The piles of shit from the Trumpers are growing exponentially---business entanglements all over the world (so our US policies toward Turkey or Argentina will be driven by Trump branded golf courses), unsubstantiated and completely false allegations in insane tweetstorms about illegal voters (designed to pull eyeballs away from the Times story about Trump's business entanglements?), and a series of humiliation games involving cabinet picks.
Competence certainly but also worldview seem largely irrelevant to Trump's personnel deliberations. Loyalty is the only criteria. Conway seemed to state this explicitly in her comments on CNN: "There are concerns that those of us who are loyal have [about Romney]." (emphasis added) This is of a piece with the central role of Trump's children, his son-in-law and the open effort to turbocharge Trump's licensing, management and construction business with the presidency. The entire presidency looks set to be personalized, with the difference between the president's personal and public interests not a matter of conflict but simply an irrelevance.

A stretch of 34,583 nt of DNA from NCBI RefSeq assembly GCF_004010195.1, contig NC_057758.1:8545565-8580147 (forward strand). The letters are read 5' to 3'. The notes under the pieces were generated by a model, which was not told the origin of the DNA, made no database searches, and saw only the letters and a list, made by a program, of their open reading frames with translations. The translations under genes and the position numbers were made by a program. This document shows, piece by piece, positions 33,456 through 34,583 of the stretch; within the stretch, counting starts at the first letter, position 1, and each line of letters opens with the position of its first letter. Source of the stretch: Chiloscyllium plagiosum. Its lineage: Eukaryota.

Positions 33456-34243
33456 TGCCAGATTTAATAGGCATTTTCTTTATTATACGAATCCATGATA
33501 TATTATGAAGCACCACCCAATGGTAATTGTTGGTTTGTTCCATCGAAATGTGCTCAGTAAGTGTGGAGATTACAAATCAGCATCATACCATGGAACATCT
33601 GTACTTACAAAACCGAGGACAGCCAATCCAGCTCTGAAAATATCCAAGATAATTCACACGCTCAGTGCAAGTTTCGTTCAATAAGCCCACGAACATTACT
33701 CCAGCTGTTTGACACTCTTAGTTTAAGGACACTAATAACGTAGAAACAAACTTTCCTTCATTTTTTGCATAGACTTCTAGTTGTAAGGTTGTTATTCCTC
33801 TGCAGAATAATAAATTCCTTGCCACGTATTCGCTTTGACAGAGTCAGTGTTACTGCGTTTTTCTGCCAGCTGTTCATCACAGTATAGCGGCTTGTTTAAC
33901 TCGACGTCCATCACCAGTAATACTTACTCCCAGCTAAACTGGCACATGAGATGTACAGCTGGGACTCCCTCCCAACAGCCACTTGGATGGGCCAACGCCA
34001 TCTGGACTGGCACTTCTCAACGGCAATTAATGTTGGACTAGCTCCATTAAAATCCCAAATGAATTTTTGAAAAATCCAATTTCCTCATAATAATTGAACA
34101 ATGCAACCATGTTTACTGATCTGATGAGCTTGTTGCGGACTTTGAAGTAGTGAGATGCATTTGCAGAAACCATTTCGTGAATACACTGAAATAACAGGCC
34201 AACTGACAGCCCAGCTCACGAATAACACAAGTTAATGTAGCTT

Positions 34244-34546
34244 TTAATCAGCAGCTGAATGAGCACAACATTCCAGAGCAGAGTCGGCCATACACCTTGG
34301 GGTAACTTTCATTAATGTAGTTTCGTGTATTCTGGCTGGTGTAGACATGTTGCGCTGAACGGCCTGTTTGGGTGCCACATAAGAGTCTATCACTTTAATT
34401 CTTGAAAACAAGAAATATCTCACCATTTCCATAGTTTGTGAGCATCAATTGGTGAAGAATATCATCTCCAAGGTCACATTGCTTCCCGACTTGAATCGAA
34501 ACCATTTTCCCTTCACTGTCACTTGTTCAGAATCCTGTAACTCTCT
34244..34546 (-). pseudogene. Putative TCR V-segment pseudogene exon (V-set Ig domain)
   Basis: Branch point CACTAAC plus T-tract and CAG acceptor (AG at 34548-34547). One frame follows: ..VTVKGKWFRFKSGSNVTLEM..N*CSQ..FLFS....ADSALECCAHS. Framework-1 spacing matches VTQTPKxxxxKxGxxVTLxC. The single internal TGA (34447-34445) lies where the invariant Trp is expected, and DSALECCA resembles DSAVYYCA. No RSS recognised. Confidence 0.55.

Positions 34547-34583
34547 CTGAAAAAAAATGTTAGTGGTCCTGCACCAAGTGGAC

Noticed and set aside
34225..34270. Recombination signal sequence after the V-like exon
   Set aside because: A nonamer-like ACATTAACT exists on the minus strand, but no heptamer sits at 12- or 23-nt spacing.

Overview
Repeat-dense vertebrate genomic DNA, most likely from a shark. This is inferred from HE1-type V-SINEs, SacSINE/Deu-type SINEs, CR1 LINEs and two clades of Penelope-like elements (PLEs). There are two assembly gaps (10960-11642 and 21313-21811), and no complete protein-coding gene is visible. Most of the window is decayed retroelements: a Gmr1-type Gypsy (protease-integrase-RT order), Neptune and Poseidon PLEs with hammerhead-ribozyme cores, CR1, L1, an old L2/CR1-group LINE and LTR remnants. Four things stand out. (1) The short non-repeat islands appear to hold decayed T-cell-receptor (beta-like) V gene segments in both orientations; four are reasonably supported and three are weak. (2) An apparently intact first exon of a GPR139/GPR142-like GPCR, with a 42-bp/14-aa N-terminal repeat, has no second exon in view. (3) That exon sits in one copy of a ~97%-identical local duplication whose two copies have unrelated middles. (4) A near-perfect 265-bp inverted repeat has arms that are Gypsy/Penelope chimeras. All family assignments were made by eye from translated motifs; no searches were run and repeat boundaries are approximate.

Conway sounds like she's been binge watching the Godfather. She might help herself by turning off the video and remembering that the last figure to whom there was such absolute loyalty was Bernie Madoff. 

Thursday, November 24, 2016

Thanksgiving message from Charles Blow

In the New York Times, Charles Blow has a Thanksgiving message for Trump:
You are an aberration and abomination who is willing to do and say anything — no matter whom it aligns you with and whom it hurts — to satisfy your ambitions.
I don’t believe you care much at all about this country or your party or the American people. I believe that the only thing you care about is self-aggrandizement and self-enrichment. Your strongest allegiance is to your own cupidity.
I also believe that much of your campaign was an act of psychological projection, as we are now learning that many of the things you slammed Clinton for are things of which you may actually be guilty.
You slammed Clinton for destroying emails, then Newsweek reported last month that your companies “destroyed emails in defiance of court orders.” You slammed Clinton and the Clinton Foundation for paid speeches and conflicts of interest, then it turned out that, as BuzzFeed reported, the Trump Foundation received a $150,000 donation in exchange for your giving a 2015 speech made by video to a conference in Ukraine. You slammed Clinton about conflicts of interest while she was secretary of state, and now your possible conflicts of interest are popping up like mushrooms in a marsh.
You are a fraud and a charlatan. Yes, you will be president, but you will not get any breaks just because one branch of your forked tongue is silver.
I am not easily duped by dopes.
I have not only an ethical and professional duty to call out how obscene your very existence is at the top of American government; I have a moral obligation to do so.
.................................